3 Types of Fans Every Homeowner Should Have
Staying cool during the summertime can get expensive. You can dramatically reduce your energy expenses each year by using fans to increase the flow of air in your home. Although there are multiple cooling systems that you can consider using to cool your home, the three below can work with any home and budget.
Ceiling fans, being multifunctional, can provide light as well as air circulation. They also improve the decor of a room. Installing a ceiling fan is a simple process if you already have a ceiling light connection.
An electrical connection will have to be installed by a qualified professional prior to installing the fan if you don’t have any existing lighting in the ceiling. You can find these fans in a huge range of prices and they come in anywhere from your basic one-light fixture, to an ornate fan housing with several lights.
Since there are often two directional settings in ceiling fans, comfort can be provided all summer long with this fixture and can help to circulate warm air around that has been trapped on the ceiling in the wintertime. It is essential though to ensure the blade rotation is correct for each season.
Whole House Fans
You can use a whole house fan to get overall whole house cooling which will substitute for an AC unit in most climates of the year. When you combine whole house fans with ceiling fans as well as other circulating fans, you and your family can stay comfortable in the summer, even when it’s hot.
Air is pulled in from open windows from the whole house fan and exhausted through the attic and roof. This offers good attic ventilation combined with whole house cooling. Homes could be provided with over 30 to 60 air changes each hour by whole house fans which, will vary with floor plan, climate, and so forth. You can ask a technician what is appropriate for your house. Deciding on an air-change rate will ultimately depend on your climate and how much cooling you are expecting from your fan.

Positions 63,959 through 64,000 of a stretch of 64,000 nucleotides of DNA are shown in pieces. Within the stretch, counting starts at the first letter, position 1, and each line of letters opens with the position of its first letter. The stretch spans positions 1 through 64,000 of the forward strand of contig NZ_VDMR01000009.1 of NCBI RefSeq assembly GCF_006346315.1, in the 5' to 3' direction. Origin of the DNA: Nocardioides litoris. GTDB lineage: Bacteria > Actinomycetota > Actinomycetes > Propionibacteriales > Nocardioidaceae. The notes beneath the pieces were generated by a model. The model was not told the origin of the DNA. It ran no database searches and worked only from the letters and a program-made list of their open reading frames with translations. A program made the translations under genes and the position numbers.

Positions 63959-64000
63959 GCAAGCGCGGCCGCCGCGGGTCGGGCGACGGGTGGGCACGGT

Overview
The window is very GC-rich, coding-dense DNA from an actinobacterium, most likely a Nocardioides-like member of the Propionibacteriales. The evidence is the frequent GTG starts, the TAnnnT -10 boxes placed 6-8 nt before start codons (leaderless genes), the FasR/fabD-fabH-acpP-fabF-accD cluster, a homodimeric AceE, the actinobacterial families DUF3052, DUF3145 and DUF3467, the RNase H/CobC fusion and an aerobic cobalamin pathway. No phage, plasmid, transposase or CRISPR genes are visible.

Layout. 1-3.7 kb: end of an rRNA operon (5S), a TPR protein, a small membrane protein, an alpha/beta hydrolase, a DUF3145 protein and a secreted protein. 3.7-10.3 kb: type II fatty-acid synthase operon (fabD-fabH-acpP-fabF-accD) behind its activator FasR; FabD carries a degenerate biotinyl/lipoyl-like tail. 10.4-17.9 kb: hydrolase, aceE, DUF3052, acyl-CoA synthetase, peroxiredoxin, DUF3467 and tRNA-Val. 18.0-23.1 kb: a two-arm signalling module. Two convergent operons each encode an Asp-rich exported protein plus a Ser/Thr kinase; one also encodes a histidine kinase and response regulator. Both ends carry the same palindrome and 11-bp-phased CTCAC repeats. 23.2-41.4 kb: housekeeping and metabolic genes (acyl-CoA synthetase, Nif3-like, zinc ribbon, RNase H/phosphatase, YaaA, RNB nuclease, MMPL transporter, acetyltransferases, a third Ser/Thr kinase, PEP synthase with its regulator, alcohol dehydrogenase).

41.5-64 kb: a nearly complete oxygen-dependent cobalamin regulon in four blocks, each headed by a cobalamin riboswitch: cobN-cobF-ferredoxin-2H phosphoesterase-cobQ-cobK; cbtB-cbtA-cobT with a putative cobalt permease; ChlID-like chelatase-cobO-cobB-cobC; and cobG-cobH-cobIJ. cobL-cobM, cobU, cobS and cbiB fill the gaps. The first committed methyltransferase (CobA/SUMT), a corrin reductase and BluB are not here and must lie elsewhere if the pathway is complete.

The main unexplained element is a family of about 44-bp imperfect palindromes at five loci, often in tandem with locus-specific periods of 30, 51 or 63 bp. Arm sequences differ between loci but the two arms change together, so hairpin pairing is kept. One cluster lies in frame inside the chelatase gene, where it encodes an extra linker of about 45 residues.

Air is drawn in from a section of the attic and out another by an attic vent fan. Because no air motion is in the home below, you are able to run attic fans when your home is closed up. Since hot air is blown up into your attic with a whole house fan, the fan won’t work properly if you don’t have large openings in your attic for exhausting hot air. Many of the older model whole house fans need more attic venting than what the building code stresses is the minimum; up to as twice as much depending on the fan’s size.
The type of cooling appliance or product you decide to buy will depend mostly on your climate and where you live. However, if you can get away with it, if you could pick two, the ceiling fans and whole house fans would be the best pick since they are energy efficient and more cost effective.